Nancy Texeira: Money is a clean, key component of American democracy

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nancy-ann-texeira-editAs surely as voting is integral to our unique American political system, so is money — and that’s not a dirty word. There is nothing wrong with this fundamental truth and reality: it takes real money to run a campaign, promote a platform, reach the electorate, and get elected.

Self-righteous critics who decry the role of money in politics are ignoring that it helps educate voters about who the candidates are and where they stand on the issues that matter most to real people. For Floridians and Americans who care about the future, even small contributions to invest in a favorite campaign or candidate are just as important as ultimately investing your vote.

So, let’s blow away the hazy manufactured smoke-screen of those attacking the propriety of legally collecting, contributing, and spending money to elect leaders to guide us into the future. Money helps us know who can best serve us all and solve problems in education, health care, public safety, transportation, the environment, and many others.

From their self-righteous perch on dizzying ivory towers, many critics cry out that there is too much money in our political system. It’s true that in every election cycle we see the costs of campaigns rising — but it’s also true that the number of individuals donating to campaigns is also rising. Donating a vote or even a small amount of money to a candidate who shares your values makes you a legal ‘shareholder’ in their public service. It also helps you hold them accountable to make decisions based on what’s the right thing to do.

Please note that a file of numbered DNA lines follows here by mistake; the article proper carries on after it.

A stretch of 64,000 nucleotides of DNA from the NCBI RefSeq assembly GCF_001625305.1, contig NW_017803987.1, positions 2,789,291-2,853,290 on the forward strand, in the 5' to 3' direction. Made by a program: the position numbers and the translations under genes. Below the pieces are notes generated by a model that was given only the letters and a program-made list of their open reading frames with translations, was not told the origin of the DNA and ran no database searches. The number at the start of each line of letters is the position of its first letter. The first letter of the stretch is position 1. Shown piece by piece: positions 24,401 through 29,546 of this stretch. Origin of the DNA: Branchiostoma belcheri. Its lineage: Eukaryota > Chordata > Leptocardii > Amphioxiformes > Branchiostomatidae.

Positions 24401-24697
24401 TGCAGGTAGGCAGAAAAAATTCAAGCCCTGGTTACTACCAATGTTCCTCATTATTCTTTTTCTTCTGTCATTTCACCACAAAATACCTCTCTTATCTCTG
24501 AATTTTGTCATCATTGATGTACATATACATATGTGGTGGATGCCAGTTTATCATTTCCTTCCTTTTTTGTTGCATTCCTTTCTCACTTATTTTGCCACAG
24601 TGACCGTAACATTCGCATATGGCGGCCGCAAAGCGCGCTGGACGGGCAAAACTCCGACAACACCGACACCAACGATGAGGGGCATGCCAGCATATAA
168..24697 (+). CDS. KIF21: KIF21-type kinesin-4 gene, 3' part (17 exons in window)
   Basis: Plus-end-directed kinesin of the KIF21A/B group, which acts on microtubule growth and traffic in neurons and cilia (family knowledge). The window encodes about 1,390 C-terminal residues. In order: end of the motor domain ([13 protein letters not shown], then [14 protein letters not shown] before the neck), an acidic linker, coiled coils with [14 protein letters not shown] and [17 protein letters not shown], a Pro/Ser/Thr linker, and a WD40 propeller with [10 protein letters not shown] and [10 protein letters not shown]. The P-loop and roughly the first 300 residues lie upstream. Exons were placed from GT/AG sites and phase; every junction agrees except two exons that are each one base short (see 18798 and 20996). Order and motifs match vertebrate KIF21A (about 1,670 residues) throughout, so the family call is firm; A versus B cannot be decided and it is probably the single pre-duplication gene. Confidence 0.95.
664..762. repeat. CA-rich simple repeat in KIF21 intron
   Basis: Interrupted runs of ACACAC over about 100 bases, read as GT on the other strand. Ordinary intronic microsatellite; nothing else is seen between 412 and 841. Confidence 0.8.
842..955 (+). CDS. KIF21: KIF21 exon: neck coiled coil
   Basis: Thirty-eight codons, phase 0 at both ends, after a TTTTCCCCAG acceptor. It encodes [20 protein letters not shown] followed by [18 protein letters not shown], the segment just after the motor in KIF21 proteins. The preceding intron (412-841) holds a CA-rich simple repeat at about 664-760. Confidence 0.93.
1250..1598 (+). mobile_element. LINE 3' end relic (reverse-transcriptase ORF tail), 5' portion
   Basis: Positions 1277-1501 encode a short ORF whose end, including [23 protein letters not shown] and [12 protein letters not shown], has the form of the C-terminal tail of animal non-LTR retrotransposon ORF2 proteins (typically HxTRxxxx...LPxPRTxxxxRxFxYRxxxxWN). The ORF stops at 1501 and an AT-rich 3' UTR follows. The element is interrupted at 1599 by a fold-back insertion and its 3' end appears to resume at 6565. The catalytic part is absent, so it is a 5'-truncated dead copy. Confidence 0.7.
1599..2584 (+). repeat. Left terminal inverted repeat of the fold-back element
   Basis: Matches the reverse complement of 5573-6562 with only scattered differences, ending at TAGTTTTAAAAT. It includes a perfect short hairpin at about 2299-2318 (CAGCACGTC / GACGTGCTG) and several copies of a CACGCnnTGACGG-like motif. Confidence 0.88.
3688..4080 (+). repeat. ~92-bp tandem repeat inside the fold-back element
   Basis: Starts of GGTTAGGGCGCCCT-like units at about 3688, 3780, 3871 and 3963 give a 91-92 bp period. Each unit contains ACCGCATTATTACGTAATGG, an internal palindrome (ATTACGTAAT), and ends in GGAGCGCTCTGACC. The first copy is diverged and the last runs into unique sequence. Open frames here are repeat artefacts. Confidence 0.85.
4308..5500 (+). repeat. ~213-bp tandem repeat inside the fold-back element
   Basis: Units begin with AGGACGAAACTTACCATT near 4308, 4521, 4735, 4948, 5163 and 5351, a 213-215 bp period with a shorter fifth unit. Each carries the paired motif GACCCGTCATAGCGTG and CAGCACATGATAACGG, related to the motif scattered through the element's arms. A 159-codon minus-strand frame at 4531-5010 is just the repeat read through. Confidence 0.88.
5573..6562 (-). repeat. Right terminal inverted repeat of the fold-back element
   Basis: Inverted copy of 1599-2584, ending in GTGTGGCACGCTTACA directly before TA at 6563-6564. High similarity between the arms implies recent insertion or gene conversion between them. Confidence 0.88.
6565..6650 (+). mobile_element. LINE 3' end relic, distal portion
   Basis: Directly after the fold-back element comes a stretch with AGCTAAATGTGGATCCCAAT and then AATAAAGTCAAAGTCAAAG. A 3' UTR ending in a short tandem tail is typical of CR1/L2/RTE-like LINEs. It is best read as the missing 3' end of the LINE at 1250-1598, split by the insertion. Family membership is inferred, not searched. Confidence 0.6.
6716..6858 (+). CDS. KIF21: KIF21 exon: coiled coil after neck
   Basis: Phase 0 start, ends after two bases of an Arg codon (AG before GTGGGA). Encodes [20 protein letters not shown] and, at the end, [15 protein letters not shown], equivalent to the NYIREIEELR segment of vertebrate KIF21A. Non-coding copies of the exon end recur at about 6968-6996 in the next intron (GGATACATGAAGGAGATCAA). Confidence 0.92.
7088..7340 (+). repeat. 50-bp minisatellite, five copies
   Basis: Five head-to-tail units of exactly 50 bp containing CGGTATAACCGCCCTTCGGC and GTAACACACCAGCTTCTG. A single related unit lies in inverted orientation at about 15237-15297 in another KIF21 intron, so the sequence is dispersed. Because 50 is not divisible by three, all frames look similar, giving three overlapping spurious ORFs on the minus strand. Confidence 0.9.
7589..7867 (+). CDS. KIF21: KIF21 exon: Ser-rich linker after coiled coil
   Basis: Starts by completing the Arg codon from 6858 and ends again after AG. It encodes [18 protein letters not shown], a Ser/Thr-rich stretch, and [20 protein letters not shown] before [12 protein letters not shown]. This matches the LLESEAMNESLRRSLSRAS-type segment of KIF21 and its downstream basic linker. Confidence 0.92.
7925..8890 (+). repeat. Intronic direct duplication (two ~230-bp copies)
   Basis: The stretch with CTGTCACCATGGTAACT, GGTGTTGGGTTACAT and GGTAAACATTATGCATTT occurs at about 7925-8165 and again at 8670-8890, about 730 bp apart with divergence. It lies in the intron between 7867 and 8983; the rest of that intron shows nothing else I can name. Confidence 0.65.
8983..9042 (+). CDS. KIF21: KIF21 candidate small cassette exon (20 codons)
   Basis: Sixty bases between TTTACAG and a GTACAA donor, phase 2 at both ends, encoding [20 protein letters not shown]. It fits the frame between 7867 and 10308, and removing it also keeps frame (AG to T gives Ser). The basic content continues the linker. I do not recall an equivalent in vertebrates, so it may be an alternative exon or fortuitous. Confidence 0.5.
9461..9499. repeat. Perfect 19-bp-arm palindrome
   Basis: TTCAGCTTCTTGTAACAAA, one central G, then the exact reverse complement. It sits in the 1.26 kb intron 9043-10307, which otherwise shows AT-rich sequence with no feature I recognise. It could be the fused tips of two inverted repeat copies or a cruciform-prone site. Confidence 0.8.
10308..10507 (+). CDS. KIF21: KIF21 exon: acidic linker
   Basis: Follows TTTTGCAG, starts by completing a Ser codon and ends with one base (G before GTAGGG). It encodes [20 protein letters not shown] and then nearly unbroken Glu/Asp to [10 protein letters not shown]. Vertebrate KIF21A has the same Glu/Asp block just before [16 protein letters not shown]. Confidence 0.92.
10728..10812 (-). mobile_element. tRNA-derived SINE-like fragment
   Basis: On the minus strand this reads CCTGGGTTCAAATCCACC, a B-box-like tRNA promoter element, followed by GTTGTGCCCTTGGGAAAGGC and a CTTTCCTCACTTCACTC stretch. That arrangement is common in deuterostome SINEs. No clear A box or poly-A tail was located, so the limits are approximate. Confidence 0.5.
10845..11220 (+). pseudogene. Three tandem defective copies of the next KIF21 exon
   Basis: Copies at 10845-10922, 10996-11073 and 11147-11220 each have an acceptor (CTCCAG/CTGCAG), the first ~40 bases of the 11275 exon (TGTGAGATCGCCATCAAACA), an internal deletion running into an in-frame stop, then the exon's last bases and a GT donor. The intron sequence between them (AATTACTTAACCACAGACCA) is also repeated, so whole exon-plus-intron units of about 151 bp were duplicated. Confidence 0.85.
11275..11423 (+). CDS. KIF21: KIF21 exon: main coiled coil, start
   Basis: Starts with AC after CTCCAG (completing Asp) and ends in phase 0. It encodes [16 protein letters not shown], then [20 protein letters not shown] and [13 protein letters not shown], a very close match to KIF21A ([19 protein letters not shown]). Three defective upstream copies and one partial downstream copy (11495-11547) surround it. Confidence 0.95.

Voting is the single most important way to exercise our democratic freedoms — but when you want to really see change, you should also consider helping your favored candidate reach more people with their message. The best way to do that is through opening your wallet along with your heart to their platform and issues.

Local, state, and federal legal restrictions on campaign contributions are already in place — and there should always be attention on preventing violations, punishing wrongdoing, and pursuing reforms that make sense. Money will never be totally exiled from our political process. So, abstaining from contributing even modest amounts to a candidate you support and want to help only hurts their prospects — and your ability to have a more resonating voice in your community and our country.

Money is just a tool, not a monster, in our democratic process. If a candidate can’t generate enough support to win adequate votes, they can’t win at the polls. Similarly, if a candidate’s support is so thin that there isn’t adequate financial support for their leadership, ideas, and problem-solving prospects, they are more likely to lose — and that’s actually called ‘democracy.’

So, as this 2016 election is nearly here and gone, let’s commit to looking at political fundraising and campaign funds as part of the economic overhead of our electoral process, just as votes are the ultimate political currency of our democratic republic.

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Nancy Ann Texeira, a longtime statewide political consultant and fundraiser for Republicans and Democrats, is founder and CEO of Ground Game Solutions, based in Tampa. She may be reached at [email protected].

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One comment

  • dorinel

    November 2, 2016 at 8:52 am

    I get the point that money are useful for creting campains for politics and for many othres .But its also important that a good politician to be chosen

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